Funny how any man standing at 6-6, 311 can be considered a baby.
Kouandjio, a sophomore, is the lone underclassman on Alabama's offensive line. At left tackle, he lines up alongside senior left guard Chance Warmack (6-3, 320), senior center Barrett Jones (6-5, 302), junior right guard Anthony Steen (6-3, 303) and junior right tackle D.J. Fluker (6-6, 335).
The four upperclassmen are returning starters and Kouandjio might as well be, as he played in eight games last season as a true freshman before tearing his ACL, but because he is the youngest, his superiors give him some light-hearted grief.
"We have jokes on the offensive line," Kouandjio said. "We joke around a lot and they make me look like the baby, but it's cool with me. I'm just having fun."
After surgery and rehab, Kouandjio was able to participate in the spring even though he wasn't completely healed. Seven days into fall camp, he says he's feeling much better.
"I really needed the extra time in the summer to get to 100 percent," he said. "I was about 85-90 percent going into spring. I feel good now."
Kouandjio is taking over the starting left tackle spot this year since Jones moved to center. He said the reigning Outland Trophy winner has been a great teacher in learning how to play the position.
"When I first got here, [Jones] taught me a lot about the technique, hand placement, foot placement, stuff like that," he said. "I'm trying to put that to work."
Alabama's offensive line has been getting a lot of hype. When all is said and done, this group could be the best front five the program has ever had. But aside from the toughness, athleticism and obvious size, what stands out about this group and makes them special?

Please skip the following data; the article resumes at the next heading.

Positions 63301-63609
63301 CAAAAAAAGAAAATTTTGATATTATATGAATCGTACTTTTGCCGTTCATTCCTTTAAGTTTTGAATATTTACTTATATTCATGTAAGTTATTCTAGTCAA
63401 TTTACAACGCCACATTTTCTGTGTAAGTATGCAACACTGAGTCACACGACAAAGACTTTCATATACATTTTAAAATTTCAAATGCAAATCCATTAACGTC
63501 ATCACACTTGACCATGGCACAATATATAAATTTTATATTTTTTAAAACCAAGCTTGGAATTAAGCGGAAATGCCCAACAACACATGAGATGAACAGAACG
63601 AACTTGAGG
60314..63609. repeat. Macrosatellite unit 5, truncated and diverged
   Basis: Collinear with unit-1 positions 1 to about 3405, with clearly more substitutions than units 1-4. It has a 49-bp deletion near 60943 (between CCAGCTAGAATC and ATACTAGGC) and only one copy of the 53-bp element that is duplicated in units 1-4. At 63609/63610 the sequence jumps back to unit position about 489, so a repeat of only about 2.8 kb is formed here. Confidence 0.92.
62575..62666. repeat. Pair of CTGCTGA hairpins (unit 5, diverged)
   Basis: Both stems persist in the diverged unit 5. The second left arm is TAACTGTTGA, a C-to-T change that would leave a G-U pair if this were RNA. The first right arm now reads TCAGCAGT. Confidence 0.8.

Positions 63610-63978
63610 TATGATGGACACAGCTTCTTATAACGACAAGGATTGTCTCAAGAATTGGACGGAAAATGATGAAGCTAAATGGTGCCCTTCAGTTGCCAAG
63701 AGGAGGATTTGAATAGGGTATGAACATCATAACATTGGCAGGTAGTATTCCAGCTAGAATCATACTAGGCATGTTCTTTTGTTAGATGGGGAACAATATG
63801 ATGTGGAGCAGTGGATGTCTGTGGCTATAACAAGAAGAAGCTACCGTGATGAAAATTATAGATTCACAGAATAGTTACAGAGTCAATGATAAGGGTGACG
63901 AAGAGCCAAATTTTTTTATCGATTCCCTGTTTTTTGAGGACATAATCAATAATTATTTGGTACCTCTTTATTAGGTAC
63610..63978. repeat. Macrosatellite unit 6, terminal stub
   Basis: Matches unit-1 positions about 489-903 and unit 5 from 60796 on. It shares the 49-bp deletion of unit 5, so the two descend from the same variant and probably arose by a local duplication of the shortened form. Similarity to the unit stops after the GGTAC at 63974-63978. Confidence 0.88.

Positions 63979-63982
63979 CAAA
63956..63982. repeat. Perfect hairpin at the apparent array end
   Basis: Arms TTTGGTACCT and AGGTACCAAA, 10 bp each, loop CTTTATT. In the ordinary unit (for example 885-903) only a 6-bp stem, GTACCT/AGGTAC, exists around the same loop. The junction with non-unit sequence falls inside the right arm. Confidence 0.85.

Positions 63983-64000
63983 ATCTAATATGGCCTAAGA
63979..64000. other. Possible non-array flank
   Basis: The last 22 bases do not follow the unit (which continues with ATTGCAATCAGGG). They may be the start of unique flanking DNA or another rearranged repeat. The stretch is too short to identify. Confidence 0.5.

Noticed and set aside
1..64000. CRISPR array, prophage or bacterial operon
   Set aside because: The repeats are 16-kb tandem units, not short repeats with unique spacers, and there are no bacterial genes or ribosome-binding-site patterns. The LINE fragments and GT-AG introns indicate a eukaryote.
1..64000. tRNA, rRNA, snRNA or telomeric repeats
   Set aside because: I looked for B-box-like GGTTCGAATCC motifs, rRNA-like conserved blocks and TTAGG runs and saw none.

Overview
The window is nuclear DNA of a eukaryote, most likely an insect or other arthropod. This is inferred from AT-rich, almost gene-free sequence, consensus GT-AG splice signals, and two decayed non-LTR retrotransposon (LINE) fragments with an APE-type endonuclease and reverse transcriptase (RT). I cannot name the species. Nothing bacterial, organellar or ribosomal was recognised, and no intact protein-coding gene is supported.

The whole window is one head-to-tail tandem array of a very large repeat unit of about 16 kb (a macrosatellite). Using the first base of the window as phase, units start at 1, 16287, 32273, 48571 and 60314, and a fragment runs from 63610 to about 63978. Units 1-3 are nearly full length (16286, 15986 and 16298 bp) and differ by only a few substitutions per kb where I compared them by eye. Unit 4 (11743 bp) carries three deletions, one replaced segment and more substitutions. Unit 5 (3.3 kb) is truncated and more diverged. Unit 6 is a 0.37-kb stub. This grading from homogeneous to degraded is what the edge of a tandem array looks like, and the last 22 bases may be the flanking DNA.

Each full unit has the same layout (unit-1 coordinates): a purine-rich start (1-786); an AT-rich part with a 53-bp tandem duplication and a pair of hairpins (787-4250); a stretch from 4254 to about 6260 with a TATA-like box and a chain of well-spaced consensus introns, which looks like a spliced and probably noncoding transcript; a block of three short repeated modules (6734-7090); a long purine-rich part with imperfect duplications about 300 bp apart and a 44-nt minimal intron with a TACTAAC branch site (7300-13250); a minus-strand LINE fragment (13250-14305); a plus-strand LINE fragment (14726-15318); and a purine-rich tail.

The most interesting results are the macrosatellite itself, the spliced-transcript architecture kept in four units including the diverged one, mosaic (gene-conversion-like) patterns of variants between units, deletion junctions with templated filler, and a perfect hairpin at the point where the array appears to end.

"I like the energy we bring," Kouandjio said. "Fluker on the right side is always trying to pump everybody up. Chance, Steen, everybody has good energy. We're trying to stay positive, trying to make things work. I like that."
But with all the publicity surrounding the starters, what's there to say of the backups? If injury strikes, who can step in without any drop-off? Kouandjio says he sees that group growing and working hard every practice. He mentioned junior Kellen Williams as a guy who's improving.
Kouandjio's freshman season ended in the second half of the Tennessee game last October. Though he had to sit out five full games, including both LSU match-ups, he feels the experience he gained was incredibly valuable heading into this season.
"It gave me a taste of how SEC football is and how to play in front of 100,000 people and it gave me a little bit of experience, which is what I need to play at this level this year," he said.
Kouandjio, who worked on getting his pass-blocking technique down over the summer, said that Damion Square and Adrian Hubbard are the biggest handfuls and best pass rushers on defense. And he would know as he has to go up against them everyday at practice.
"The defensive line is packed," he said. "They all try to give us problems. They're all good."
"Everybody has a different type of pass rush," he added. "Hubbard is long and faster, puts speed and power on you. Damion Square is different and I couldn't say which one is best."
Last week Alabama head coach Nick Saban said that Cyrus' brother, Arie Kouandjio who missed all of last season with knee injuries, has come further than expected in terms of rehab and development over the summer.
Cyrus said Arie is getting looks at both guard and tackle.
"I'm glad to see him back on the field with me," Cyrus said. "He's working. He's a hard worker and he has a good attitude. I'm proud of my big brother for that."
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